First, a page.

“Penguin responses to climate change in the Southern Ocean” by Jaume Forcada and Philip N. Trathan (2009) was a study conducted to analyze and predict the migrating patterns of different species of penguins due to changes in climate. (p. 1618) Also, Forcada and Trathan investigate whether or not certain species of penguins possess phenotypic plasticity (the ability of an organism to change its phenotype in response to changes in the environment) (p. 1618). In order to properly conduct a textual analysis of this article, Lloyd Bitzer’s “The Rhetorical Situation” will be consulted.
This rhetorical model consists of three elements: 1) Exigency, the factor which creates the need for the rhetoric, 2) Audience, the element receiving the rhetoric and 3) Constraints, the factors which inhibit the audience from absorbing the message of the article. By examining the overall quality of Forcada and Trathan’s rhetoric, one may conclude that the article is successful in validating that penguins are affected by climate changes only in certain regions and/or habitats. Forcada and Trathan accomplish this task of validation through their effective use of technical jargon, applied data, and authoritative research.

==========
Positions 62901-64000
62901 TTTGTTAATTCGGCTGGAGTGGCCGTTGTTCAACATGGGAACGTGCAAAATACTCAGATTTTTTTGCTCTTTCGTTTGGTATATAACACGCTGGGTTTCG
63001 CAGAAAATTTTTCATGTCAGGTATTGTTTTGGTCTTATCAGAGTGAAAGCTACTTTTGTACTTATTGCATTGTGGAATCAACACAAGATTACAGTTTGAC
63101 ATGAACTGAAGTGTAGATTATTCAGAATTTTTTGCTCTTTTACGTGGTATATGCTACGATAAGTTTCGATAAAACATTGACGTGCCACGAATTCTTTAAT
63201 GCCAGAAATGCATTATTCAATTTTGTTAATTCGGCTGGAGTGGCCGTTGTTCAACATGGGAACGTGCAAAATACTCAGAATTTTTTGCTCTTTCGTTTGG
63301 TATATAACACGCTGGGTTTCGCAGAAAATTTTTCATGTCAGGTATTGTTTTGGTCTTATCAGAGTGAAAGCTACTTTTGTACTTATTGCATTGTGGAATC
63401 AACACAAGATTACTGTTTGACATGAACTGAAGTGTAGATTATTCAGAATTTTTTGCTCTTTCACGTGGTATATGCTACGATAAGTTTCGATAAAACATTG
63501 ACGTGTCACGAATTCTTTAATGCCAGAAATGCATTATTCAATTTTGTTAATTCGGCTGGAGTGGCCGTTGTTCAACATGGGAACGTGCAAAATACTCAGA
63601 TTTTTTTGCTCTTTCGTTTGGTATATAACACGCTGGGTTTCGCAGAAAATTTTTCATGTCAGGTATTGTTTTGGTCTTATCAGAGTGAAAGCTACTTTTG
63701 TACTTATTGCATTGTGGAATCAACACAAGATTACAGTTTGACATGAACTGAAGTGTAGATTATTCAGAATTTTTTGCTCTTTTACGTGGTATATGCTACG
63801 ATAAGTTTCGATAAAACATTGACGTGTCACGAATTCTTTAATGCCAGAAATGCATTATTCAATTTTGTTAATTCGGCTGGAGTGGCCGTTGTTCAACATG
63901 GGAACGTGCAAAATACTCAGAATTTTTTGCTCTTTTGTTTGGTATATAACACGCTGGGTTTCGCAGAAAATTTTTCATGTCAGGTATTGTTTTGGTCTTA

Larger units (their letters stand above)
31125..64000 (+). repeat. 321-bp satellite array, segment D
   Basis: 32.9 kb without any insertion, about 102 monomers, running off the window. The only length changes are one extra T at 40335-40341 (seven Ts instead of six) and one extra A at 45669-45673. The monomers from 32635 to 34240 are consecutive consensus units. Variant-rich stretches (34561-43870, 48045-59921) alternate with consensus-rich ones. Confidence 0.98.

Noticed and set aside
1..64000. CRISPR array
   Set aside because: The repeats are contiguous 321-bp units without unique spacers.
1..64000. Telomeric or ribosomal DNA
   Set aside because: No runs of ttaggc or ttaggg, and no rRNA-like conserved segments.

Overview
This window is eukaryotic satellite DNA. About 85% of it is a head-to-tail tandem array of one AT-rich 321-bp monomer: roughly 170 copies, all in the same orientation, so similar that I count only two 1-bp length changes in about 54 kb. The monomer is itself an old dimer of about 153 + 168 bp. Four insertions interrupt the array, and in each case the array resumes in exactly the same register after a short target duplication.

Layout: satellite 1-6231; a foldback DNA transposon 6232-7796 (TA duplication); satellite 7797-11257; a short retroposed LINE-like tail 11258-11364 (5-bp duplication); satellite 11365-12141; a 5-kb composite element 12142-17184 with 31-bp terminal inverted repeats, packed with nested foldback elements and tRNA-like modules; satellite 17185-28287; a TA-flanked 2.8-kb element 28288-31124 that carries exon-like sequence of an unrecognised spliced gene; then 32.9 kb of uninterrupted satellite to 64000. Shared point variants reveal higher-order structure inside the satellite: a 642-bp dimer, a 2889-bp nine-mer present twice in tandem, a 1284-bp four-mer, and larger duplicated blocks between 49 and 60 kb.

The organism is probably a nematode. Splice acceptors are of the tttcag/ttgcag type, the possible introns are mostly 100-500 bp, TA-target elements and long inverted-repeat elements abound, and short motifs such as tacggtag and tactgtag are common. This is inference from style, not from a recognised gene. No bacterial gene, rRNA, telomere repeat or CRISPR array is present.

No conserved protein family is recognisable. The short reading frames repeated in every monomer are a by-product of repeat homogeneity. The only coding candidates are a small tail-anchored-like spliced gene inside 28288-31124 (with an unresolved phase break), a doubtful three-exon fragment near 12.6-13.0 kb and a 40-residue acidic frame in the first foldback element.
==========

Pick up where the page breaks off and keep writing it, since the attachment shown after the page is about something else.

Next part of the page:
Throughout this article, Forcada and Trathan (F ; T) consistently make it clear that not only does this issue present the ways in which penguins are affected by the climate change, but also the implications these effects have on the environment and the life that surrounds them. The article states that when faced with the challenge of climate change, “the paleoecological record suggests that penguins are more likely to respond by dispersal rather than adaptation” (Forcada ; Trathan, 2009, p. 618) F ; T also emphatically underline the repercussions made by the dispersal and/or phenotypic adjustments made by the penguins. The article uses evidence, data, and trends in order to emphasize the purpose for which their research is being conducted. By using this data, rather than mere speculation, the authors provide a substantial basis for the importance or necessity of the study. Many times, scientists tend to merely “spew” data and facts about their research without mentioning once why the study is important in the first place, and the target audience may view the research as irrelevant and extraneous.